Rangers' Brian Boyle practices
Boyle said he was unsure whether he will be available for Saturday's match at Madison Square Garden, but the 6-foot-6 center did return to practice for the first time Friday since suffering a concussion in Game 5 of the Rangers' first-round series against the Senators.
"This is my first day on the ice. I felt pretty good, but we'll see," Boyle said. "It's all how you react when you take another step, so I have no idea."
Boyle suffered the concussion -- his first ever -- on a hit from Ottawa's Chris Neil last Saturday at MSG and has not played since. He said he felt "a little foggy" in the days that followed the injury and is now trying to simply follow the protocol before returning to game action.
"It was new to me, (I) just had to do nothing," he said. "There's a lot going on with our team so that was tough to do, but it's beneficial."
Coach John Tortorella said "no update" when asked about Boyle's status for Saturday. He offered the same response when asked about fellow injured forward Brandon Dubinsky, who appeared to suffer a lower-body in the third period of Thursday's game. Dubinsky didn't practice Friday.
Should both players be unavailable, the Rangers would likely use Steve Eminger as a seventh defenseman.
Boyle, who was the series' first-half MVP with three goals in the first three games, said he could hardly bear to watch the team's pivotal Game 7. He spent the entire third period of the series finale in the weight room avoiding the television; instead, he relied on updates from teammates while staring down the clock.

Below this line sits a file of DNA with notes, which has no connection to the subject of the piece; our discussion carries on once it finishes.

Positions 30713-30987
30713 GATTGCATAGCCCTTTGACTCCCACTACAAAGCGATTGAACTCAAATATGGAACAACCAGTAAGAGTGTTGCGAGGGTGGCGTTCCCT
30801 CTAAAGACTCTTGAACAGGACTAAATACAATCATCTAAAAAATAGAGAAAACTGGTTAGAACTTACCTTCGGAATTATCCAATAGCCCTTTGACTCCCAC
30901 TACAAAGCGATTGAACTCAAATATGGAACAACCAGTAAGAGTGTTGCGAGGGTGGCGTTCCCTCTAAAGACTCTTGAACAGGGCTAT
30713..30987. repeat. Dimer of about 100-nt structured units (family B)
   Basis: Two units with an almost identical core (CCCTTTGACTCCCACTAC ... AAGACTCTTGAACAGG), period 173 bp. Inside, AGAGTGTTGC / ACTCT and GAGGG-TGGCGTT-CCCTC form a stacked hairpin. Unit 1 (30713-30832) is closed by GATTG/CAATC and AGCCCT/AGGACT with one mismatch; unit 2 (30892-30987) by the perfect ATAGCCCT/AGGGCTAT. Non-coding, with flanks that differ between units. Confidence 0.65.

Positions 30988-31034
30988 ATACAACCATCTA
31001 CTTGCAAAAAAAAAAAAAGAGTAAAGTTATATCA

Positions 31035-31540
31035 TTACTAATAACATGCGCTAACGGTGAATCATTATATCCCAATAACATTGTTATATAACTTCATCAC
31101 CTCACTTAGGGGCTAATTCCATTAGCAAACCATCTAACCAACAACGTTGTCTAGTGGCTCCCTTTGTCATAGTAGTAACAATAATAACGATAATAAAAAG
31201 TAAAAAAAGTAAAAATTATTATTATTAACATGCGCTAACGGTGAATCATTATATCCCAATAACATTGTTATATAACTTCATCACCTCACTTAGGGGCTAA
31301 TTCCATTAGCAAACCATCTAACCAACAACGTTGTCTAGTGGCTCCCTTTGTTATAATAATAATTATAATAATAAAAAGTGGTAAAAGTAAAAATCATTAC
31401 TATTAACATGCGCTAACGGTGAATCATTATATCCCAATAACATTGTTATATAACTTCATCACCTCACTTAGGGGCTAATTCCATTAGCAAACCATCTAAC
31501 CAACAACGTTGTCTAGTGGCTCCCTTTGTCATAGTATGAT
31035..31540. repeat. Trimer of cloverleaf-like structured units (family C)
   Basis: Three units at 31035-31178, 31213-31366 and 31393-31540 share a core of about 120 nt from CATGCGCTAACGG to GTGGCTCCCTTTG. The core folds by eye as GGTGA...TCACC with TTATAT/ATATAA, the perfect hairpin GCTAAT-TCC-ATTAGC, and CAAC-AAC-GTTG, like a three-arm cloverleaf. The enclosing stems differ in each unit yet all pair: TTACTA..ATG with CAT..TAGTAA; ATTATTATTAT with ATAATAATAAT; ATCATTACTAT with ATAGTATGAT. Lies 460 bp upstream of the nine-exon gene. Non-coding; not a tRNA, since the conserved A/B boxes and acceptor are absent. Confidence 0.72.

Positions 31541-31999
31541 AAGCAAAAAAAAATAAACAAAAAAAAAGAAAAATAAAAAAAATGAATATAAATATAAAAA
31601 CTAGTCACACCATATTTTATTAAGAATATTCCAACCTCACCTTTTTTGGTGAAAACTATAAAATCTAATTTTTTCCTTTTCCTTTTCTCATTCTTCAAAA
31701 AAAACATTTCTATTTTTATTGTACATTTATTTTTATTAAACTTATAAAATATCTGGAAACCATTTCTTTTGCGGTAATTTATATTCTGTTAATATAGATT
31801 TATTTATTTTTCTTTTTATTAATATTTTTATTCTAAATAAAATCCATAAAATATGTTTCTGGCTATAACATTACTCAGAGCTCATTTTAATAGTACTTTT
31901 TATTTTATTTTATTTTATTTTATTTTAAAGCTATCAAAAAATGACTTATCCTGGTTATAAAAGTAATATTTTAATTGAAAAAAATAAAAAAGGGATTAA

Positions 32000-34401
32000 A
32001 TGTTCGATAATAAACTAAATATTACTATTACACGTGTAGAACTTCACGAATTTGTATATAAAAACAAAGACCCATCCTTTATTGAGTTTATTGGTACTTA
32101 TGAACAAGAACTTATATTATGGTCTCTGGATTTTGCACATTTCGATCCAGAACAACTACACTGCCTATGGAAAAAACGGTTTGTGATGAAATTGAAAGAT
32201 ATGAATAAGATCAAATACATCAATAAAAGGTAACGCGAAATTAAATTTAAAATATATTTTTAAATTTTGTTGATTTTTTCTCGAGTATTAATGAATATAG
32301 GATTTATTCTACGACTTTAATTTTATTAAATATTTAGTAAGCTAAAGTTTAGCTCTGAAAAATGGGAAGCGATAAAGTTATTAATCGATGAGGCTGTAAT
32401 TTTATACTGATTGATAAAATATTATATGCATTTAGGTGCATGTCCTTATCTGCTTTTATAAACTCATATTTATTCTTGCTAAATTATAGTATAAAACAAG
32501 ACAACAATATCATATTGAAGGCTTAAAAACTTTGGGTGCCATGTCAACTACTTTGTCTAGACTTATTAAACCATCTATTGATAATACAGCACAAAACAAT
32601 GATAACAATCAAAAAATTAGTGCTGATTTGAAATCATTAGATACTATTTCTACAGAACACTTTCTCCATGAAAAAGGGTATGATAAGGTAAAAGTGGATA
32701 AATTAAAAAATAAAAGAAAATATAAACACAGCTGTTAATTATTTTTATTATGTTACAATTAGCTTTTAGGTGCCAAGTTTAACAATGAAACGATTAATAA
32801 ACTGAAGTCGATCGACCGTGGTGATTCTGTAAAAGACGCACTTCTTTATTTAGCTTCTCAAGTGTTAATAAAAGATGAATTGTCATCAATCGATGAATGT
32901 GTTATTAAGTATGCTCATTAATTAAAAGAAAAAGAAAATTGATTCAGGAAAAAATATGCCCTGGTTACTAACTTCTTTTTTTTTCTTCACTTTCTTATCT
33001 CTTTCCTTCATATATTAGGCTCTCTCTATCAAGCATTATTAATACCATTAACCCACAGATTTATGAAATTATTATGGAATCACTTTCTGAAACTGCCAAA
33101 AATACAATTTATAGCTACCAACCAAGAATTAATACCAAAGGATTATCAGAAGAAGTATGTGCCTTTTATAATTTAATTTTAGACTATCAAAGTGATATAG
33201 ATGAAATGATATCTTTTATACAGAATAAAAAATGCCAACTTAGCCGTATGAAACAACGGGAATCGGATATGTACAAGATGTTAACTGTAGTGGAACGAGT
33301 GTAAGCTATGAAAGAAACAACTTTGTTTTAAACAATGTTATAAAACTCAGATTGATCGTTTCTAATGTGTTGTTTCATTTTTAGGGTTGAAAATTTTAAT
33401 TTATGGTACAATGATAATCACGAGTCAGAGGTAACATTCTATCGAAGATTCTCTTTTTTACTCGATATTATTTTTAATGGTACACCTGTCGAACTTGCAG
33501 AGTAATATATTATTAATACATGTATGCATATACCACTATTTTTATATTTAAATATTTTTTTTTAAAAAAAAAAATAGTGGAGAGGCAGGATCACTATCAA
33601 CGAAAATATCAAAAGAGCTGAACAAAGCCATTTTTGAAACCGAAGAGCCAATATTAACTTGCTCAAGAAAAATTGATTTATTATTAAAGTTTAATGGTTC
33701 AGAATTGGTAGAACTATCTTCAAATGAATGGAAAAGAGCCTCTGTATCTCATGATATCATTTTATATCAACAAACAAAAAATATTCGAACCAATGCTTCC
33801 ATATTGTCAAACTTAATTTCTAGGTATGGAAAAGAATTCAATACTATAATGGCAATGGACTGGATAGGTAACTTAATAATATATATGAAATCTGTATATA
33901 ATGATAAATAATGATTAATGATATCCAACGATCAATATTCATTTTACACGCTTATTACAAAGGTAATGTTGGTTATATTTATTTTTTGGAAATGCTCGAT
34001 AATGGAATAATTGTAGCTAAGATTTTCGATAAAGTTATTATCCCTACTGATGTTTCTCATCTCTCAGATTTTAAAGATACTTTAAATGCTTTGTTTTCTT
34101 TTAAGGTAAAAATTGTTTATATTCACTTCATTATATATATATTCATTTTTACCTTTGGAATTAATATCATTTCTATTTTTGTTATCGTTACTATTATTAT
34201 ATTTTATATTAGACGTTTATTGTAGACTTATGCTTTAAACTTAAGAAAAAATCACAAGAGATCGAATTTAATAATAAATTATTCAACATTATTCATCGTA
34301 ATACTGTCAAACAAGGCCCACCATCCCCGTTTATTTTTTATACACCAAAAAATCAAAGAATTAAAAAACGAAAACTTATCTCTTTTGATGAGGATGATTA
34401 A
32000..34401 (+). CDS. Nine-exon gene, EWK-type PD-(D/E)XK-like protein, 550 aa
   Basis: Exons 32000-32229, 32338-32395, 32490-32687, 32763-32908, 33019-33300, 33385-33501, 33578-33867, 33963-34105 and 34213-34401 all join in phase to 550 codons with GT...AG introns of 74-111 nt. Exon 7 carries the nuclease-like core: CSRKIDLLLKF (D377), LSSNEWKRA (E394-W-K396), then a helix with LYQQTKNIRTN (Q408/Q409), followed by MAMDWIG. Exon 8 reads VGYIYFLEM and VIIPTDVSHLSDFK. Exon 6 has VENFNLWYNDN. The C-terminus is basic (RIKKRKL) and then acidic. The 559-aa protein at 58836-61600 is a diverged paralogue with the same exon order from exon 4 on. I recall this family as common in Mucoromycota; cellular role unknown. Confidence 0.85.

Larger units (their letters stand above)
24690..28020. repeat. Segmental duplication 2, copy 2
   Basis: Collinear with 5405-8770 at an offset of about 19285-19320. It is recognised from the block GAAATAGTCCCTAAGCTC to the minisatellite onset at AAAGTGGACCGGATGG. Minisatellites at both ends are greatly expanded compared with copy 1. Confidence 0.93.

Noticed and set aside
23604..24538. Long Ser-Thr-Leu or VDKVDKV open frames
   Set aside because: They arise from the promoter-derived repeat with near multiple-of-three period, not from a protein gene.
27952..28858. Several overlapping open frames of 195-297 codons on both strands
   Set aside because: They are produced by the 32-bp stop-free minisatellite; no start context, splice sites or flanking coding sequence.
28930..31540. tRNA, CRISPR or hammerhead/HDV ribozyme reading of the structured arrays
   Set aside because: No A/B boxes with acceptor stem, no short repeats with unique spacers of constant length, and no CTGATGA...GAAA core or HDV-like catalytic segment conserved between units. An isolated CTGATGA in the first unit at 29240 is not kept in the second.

"It was one of the worst things ever," he said.
Boyle did not care to discuss Neil's hit that forced him from the game -- one that an incensed Tortorella likened to Phoenix's Raffi Torres' brutal blow on Chicago's Marian Hossa in the first round that earned Torres a 25-game suspension. Neil, who was not penalized during the game, avoided any supplementary discipline for the hit.
"I haven't seen it," Boyle said. "And I'm probably not going to look at it."
He was heartened, however, by the response he received from his teammates both on and off the ice following the incident.
Good friend and tough guy Brandon Prust admitted that his first-period fight with Neil in Game 6 was "maybe a little bit" motivated by the hit. Defenseman Michael Del Zotto also levied a serious blow against the Sens' antagonist in Game 6.
"That means a lot to me. The teammate thing and the whole code and all that, that's great. But the whole friendship thing ... They were texting me and it felt really good," Boyle said. "I felt blessed and loved and everything you can say. That was pretty awesome."